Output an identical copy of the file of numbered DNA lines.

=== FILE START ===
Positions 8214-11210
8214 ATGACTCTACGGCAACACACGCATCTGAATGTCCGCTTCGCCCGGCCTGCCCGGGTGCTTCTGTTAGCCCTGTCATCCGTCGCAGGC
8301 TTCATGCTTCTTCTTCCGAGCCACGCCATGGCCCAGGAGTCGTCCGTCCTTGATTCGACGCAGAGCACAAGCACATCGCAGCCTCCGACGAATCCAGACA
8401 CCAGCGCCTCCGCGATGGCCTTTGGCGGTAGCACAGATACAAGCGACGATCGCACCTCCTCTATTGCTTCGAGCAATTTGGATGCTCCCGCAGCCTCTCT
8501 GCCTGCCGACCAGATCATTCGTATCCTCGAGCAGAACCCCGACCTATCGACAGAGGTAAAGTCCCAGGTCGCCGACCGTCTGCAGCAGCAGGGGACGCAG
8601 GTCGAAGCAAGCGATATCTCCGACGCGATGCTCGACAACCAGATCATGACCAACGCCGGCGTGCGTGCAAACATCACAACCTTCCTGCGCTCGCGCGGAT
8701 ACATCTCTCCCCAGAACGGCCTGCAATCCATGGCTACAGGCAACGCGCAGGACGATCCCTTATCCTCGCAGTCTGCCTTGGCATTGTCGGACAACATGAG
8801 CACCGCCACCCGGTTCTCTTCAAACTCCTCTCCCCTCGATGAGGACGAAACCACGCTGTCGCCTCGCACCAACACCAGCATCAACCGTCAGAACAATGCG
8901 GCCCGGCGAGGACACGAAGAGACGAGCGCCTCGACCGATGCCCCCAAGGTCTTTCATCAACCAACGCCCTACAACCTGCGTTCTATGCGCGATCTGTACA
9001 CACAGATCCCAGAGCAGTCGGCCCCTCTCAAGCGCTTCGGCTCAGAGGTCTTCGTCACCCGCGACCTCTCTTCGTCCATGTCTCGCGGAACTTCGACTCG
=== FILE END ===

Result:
Positions 8214-11210
8214 ATGACTCTACGGCAACACACGCATCTGAATGTCCGCTTCGCCCGGCCTGCCCGGGTGCTTCTGTTAGCCCTGTCATCCGTCGCAGGC
8301 TTCATGCTTCTTCTTCCGAGCCACGCCATGGCCCAGGAGTCGTCCGTCCTTGATTCGACGCAGAGCACAAGCACATCGCAGCCTCCGACGAATCCAGACA
8401 CCAGCGCCTCCGCGATGGCCTTTGGCGGTAGCACAGATACAAGCGACGATCGCACCTCCTCTATTGCTTCGAGCAATTTGGATGCTCCCGCAGCCTCTCT
8501 GCCTGCCGACCAGATCATTCGTATCCTCGAGCAGAACCCCGACCTATCGACAGAGGTAAAGTCCCAGGTCGCCGACCGTCTGCAGCAGCAGGGGACGCAG
8601 GTCGAAGCAAGCGATATCTCCGACGCGATGCTCGACAACCAGATCATGACCAACGCCGGCGTGCGTGCAAACATCACAACCTTCCTGCGCTCGCGCGGAT
8701 ACATCTCTCCCCAGAACGGCCTGCAATCCATGGCTACAGGCAACGCGCAGGACGATCCCTTATCCTCGCAGTCTGCCTTGGCATTGTCGGACAACATGAG
8801 CACCGCCACCCGGTTCTCTTCAAACTCCTCTCCCCTCGATGAGGACGAAACCACGCTGTCGCCTCGCACCAACACCAGCATCAACCGTCAGAACAATGCG
8901 GCCCGGCGAGGACACGAAGAGACGAGCGCCTCGACCGATGCCCCCAAGGTCTTTCATCAACCAACGCCCTACAACCTGCGTTCTATGCGCGATCTGTACA
9001 CACAGATCCCAGAGCAGTCGGCCCCTCTCAAGCGCTTCGGCTCAGAGGTCTTCGTCACCCGCGACCTCTCTTCGTCCATGTCTCGCGGAACTTCGACTCG